This tenth-century manuscript, also known as the Red Book of Darby, is written in a small rounded hand. The first twenty-six pages contain dialogues between Solomon and Saturn in verse, then in prose, and again in verse. From this portion of the manuscript, at least three leaves have been lost and one additional entire page has been erased and overwritten. In addition, the first manuscript page was once pasted into a binding and is almost completely illegible. Many pages have been partly or fully painted over with a reagent or dye in the effort to bring out the color of the ink, but this does not appear to have made reading the text any easer. Moreover, there are holes caused by rust and portions of several pages which have been badly rubbed. In short, the manuscript is in a condition that makes much of it difficult, and some passages impossible, to read.
In 1965, R. I. Page examined the entire manuscript under ultra-violet and infra-red lights, and was able to make out passages, especially on page 1, that had previously been obscured. Recently, the entire manuscript has been photographed, creating extremely high-quality digital images that can be magnified to many times the size of the original. Studying the difficult passages under magnification allows for confirmation of several of Page’s readings, and has also allowed for the discovery of portions of letters previously completely obscured. In some cases, this has confirmed editorial conjecture; in at least one, it has yielded a new reading of a passage.
The manuscript begins with 169 lines of verse, incomplete at the beginning because of damage to first page, but otherwise uninterrupted, containing a description of the Pater Noster which is at times fantastic. The text of CCCC 422 switches from verse to prose in the middle of a page and, in fact, in the middle of a manuscript line; there is no scribal indication that a new text is understood to begin here. Thematically, the prose text is also continuous with the verse, as it continues with additional description of fantastic features and powers of the Pater Noster prayer. The prose text breaks off in mid-sentence; the page that follows has been cut out of the manuscript.
The text resumes at the top of the next extant page with verse, beginning in mid-sentence. Nine lines of poetry are written over seven manuscript lines, forming a clear conclusion to the text on the missing leaf. Somewhere on the lost page, the manuscript must have returned from prose to verse, perhaps continuing, as before, without scribal break, or perhaps indicating the start of a new text.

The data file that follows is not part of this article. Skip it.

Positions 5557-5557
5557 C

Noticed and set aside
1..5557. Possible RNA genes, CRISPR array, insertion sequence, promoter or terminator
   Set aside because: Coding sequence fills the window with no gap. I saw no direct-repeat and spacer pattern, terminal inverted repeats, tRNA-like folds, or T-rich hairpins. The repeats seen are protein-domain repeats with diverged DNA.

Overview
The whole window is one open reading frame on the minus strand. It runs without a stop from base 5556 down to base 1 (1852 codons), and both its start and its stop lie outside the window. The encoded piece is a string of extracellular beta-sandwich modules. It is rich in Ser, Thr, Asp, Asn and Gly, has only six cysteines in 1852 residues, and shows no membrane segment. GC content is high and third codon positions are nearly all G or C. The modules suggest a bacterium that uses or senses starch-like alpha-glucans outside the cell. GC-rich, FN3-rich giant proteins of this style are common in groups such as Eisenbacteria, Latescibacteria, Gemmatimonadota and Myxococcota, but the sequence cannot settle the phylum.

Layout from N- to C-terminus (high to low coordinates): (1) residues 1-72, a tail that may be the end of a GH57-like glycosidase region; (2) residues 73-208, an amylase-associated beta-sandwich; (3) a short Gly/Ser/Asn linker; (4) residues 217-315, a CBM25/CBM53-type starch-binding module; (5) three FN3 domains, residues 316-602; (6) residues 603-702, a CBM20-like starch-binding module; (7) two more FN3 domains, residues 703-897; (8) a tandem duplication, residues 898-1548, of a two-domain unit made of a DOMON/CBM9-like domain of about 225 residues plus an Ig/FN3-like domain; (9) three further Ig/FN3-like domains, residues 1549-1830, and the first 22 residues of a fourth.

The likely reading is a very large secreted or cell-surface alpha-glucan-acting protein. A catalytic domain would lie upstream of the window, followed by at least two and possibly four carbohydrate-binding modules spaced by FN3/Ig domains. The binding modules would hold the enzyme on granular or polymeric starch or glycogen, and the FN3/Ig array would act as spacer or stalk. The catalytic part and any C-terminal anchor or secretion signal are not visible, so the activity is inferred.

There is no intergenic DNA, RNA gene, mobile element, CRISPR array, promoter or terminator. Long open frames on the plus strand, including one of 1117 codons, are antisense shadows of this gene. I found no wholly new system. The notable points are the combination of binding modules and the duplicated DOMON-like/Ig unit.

This fragment of verse ends in the middle of the seventh manuscript line. The next line is left blank, and the following line is written in capital letters, in a scribal indication of the beginning of a new text: a second poetic dialogue between Solomon and Saturn, which once again opens with a description of the disputants and continues with the presentation of a variety of secular and Christian wisdom and lore (though there is nothing on the Pater Noster) including gnomic statements by Solomon as well as by Saturn.
Scribal consistencies and reasonable continuity of subject matter suggest that this was inscribed as a single poem. However, manuscript damage has broken it up into four fragments: the bottom two-thirds of page 13, containing the start of the poem (23 lines of poetry); after which page 14 has been completely erased; pages 15 to 18, containing about 107 lines of verse, after which a leaf is lost; pages 19 to 22, containing almost 100 lines of verse, followed by another lost leaf; and pages 23 to 26 (the last manuscript page) at the bottom of which the text breaks off in mid-sentence. Where a single leaf has been cut out following the prose dialogue, a stub of the lost page remains. The other two lost leaves, however, appear to have been bifoliate; given the current state of the manuscript, which was re-bound in the 1950s according to current librarians, there is no evidence that a folio (or folios) has been excised. The gaps in the text, however, give a clear indication of lost material. In each case, the text breaks off in the midst of a speech by Saturn, and when the text resumes, Solomon is speaking.
A catalogue of the full contents of the manuscript is available via the Parker Library.